What’s In A Word?

So what’s in a word? Depends on what you mean; and sometimes whether a word exists or not can delineate what you mean.

As an example on what words mean and how they frame debates, here’s an example of three words that basically mean the same thing but lead to different interpretations of what’s going on:

1) Urban Renewal
A term which has fallen on hard times for good reason: This term for rebuilding of blighted areas has the idea of misguided urbanism which overlooks the locals for the mirage of a bejeweled downtown that nobody uses. This term was big in the sixties and seventies, but has seen little use sense then. It also has the connotation of government action, which today connotes a scarlet letter more damning than anything Hester Prynne ever wore.

2) Yuppification
This negative term means the rebuilding of blighted areas, but with it carries the negative connotation of latecomers taking over an interesting neighborhood and making it lame, overbuilt, overtrafficed and overpriced for anything but poseurs with more money than sense. A bit off, but it remembers the folks who would have appreciated what came along with the yuppies (good food, fashionable good art and the finer things in life) but were forced out by the people profiting off those latecomers who’ll pay too much for a shadow of what the neighborhood supposedly had beforehand.

Needless to say, you almost never hear this term uttered by the media. Instead, they bless what happens with this term:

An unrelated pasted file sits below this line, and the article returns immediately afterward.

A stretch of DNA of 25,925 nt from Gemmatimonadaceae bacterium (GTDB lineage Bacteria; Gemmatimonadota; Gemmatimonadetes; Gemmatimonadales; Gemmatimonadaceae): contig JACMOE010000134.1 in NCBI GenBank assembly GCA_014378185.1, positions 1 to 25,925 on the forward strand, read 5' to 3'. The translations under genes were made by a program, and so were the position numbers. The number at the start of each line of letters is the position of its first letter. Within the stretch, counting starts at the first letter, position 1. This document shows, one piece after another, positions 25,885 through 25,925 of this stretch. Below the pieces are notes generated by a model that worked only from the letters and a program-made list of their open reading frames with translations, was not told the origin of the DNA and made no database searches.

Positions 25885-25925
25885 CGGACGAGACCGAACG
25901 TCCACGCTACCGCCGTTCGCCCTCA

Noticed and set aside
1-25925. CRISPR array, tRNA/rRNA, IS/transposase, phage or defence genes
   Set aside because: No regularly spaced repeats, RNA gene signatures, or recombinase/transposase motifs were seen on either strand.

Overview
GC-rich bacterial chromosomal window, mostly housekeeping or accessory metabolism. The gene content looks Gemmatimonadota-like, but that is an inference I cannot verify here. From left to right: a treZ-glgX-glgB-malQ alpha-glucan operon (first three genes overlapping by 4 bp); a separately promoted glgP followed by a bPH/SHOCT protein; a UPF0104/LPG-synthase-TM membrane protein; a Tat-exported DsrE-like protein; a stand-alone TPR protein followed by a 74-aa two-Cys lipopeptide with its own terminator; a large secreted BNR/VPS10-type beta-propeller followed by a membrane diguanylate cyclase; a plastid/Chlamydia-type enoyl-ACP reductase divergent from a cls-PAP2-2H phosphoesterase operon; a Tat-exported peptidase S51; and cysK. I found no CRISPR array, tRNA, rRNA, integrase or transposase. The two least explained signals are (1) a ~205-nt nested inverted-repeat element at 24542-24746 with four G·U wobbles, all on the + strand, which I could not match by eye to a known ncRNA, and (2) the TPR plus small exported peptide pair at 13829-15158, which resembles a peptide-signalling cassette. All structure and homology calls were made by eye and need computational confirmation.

3) Gentrification
Again, we’re talking about the rebuilding of blighted areas. But now the term has positive connotations — after all, why not have a neighborhood that feels safe? What’s wrong with tearing down old, decayed buildings to build new, updated buildings with spaces for cars? What’s wrong with tearing down dark, winding firetraps for brightly lit, spacious firesafe buildings?

This term, while used to remind of the poor being displaced without anything being built for them, has no reference to said folks. It also doesn’t refer to the fact that there’s less public space left by these houses (by dint of their sheer size and the fact that they tend to act like fortresses rather than housing). It just refers to Gentlemen (which is the root word for gentrification) and harkens to an ideal of people living safe in their houses.

And that’s why you constantly hear that term used dispairingly and yet everything is done to accelerate it. That’s why you see the Circle Line promoted over the Mid-City Transitway (serves a mix of people, including undesirables) and the Gray Line (Undesirables up and down the line), and why the Mid-City Transitway is dead and the Gray Line is merely the idea of “some crank living in a dumpy area.” That’s why poetry gigs have been in a severe decline in the Chicago area for the past five years.

I live for the day when the Media is forced to use the word “Yuppification.” I long for another term coming up, one which damns those who profit off the pushing aside of the poor and the segregating of all the city services to the rich and beautiful. A term that reminds people that EVERY ONE — rich and poor, black white and Hispanic, officeworker and shopworker — should have access to everything that makes for good cities. A term that reminds people that pushing them off to a bunch of newly-impoverished suburban dukedoms is not the way for anyone.

You know, the proper term for what’s been happening inside Chicago (and all other major cities not dying like Detroit or Flint), instead of the term used to make it look good.

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